The retirement market, while maturing, is undergoing a number of transformative trends. This is especially true in the 401(k) defined contribution market segment. As retirement responsibility has shifted from employer to individuals, defined contribution (DC) plans have become the dominant solution for retirement savings. The DC market reveals a number of key trends that are driving changes to providing retirement solutions: regulatory and public policy developments, investment product innovations, a focus on fees and expense, and participant demographics. At the core of every defined contribution retirement plan is a lineup of investment options. While the concept of the traditional core menu has remained constant over the years, the growth of open architecture, the introduction of new asset classes and growing dominance of outcome-oriented solutions such as target-date funds, have changed the investment options available to plan sponsors and participants. Mutual funds remain the dominant vehicle to deliver investment solutions, but there is growing interest in other vehicles, such as collective investment trusts (CITs) and separate accounts, as plan sponsors look for more efficient and customized solutions for their participants. PLANSPONSOR recently spoke with John Alshefski, SVP and managing director of SEI’s Investment Manager Services division about these developments.
PS: What are some of the key developments in the retirement marketplace right now?
Alshefski: It is clear that some segments of the retirement marketplace are maturing, while others, especially the 401(k) defined contribution segment, continue to evolve. According to the Investment Company Institute (ICI), the retirement market has assets totaling roughly $25 trillion. While defined benefit (DB) plans fueled the initial growth of this market, defined contribution plans are becoming more of a primary vehicle for workers to invest for retirement. According to our statistics, DC plans and individual retirement accounts (IRAs) make up almost 60% or about $14 trillion of overall retirement assets right now. We anticipate significant growth opportunities in this segment as workers continue to save and invest in DC as their primary vehicle.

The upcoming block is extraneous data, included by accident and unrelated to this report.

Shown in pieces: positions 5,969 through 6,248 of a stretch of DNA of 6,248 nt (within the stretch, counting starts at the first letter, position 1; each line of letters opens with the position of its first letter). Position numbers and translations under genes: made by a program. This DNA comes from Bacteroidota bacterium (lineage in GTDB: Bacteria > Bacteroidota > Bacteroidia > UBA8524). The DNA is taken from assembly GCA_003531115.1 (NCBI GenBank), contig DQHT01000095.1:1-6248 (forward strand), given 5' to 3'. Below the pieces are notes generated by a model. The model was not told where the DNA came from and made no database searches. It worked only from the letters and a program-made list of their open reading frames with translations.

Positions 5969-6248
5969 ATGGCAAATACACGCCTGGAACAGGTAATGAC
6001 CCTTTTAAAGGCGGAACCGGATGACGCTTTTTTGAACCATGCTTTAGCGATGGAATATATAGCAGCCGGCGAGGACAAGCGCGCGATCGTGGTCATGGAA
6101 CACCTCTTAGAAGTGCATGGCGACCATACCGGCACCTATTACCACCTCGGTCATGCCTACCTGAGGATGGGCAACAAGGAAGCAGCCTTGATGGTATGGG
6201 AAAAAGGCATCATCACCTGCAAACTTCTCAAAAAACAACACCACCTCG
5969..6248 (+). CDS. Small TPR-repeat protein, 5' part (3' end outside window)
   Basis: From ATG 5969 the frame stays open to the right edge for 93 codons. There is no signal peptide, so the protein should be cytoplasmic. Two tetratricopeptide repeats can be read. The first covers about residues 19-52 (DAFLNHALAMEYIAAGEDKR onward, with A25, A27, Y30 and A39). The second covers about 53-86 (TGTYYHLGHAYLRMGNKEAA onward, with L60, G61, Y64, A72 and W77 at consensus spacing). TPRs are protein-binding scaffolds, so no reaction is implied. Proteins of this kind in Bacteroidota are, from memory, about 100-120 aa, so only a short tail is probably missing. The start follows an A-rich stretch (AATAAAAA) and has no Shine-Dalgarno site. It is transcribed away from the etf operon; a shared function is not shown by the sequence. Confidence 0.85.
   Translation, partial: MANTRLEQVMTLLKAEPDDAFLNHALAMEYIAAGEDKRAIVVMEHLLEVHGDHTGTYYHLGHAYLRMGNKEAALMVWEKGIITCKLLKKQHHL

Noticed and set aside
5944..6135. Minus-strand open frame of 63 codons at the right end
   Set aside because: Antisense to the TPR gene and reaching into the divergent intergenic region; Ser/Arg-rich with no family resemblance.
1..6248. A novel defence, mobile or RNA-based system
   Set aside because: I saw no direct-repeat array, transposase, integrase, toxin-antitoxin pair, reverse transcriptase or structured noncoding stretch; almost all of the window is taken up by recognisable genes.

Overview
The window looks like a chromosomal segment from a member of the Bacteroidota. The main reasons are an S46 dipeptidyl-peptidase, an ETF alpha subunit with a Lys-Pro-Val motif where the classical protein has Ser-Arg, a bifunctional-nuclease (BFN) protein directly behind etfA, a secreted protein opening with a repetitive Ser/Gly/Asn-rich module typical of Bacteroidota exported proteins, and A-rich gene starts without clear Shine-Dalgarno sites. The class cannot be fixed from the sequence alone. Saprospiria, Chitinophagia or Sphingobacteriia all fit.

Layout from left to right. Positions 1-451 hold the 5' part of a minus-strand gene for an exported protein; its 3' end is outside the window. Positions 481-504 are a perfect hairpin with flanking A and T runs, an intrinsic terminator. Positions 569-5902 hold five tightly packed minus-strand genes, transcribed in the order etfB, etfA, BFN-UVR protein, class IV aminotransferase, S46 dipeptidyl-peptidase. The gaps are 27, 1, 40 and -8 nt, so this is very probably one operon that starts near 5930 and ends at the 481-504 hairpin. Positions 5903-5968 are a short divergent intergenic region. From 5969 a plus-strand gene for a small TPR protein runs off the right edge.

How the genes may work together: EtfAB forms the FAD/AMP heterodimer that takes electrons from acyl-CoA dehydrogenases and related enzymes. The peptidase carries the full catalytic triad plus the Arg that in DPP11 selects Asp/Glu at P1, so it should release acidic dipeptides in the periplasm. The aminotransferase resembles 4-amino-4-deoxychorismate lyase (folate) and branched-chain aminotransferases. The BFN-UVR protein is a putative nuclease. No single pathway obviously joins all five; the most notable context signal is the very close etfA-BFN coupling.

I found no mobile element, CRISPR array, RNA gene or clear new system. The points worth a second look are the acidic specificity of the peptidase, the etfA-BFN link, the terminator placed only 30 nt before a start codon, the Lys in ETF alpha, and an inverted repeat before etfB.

PS: What role do you see public policy and regulation playing in the retirement plan industry?
Alshefski: Public policy and regulation have and will continue to play a significant role in shaping the retirement arena. We have seen examples of regulation shaping the overall marketplace. Ten years ago, the Pension Protection Act (PPA) established regulations for qualified default investment alternatives (QDIAs). This fueled the development and growth of target-date funds (TDFs), which now account for over $1.3 trillion in assets. The PPA brought renewed interest by plan sponsors—in plan fees, expenses and structures and caused them to look at other and new types of investment vehicles for retirement plans. Additionally, the proposed changes made by the Department of Labor to the fiduciary standard may affect advice on retirement assets.
PS: What are some industry shifts that you see? What are the implications for plan sponsors?
Alshefski: Probably the biggest shift happening is the unbundling of recordkeeping and plan administration from asset management. The inclusion of third-party solutions means that investors are no longer limited to the recordkeeper’s own product. Recordkeepers manage 43% of the defined contribution market, so they have a significant market share overall, but it is no longer necessary to be a recordkeeper to have your funds on a company’s retirement platform. A majority of professionally-managed DC assets are open architecture. Defined contribution investment only (DCIO) now represents more than $3 trillion of managed DC assets, and is projected to grow to two-thirds of the managed DC market in the next decade. This is a major change from the past and opens up the DC market to a much larger universe of investment managers and investment solutions.
Other innovations include the growth of investment-oriented solutions popularly known as target-date funds, growth in alternative investment structures, and a general institutionalization of the marketplace.
There is significant growth in structures other than mutual funds to deliver investment solutions to plan participants. Leading this trend is collective investment trusts (CITs), which are poised to account for roughly a quarter of defined contribution managed assets in the next decade. They offer a number of significant attributes that plan sponsors find attractive including multiple share classes, customized fee schedules, and additional distribution administration fee options. CITs can have customized portfolios, include alternative asset classes, and use multiple managers. Overall, they are often lower-cost vehicles versus mutual funds.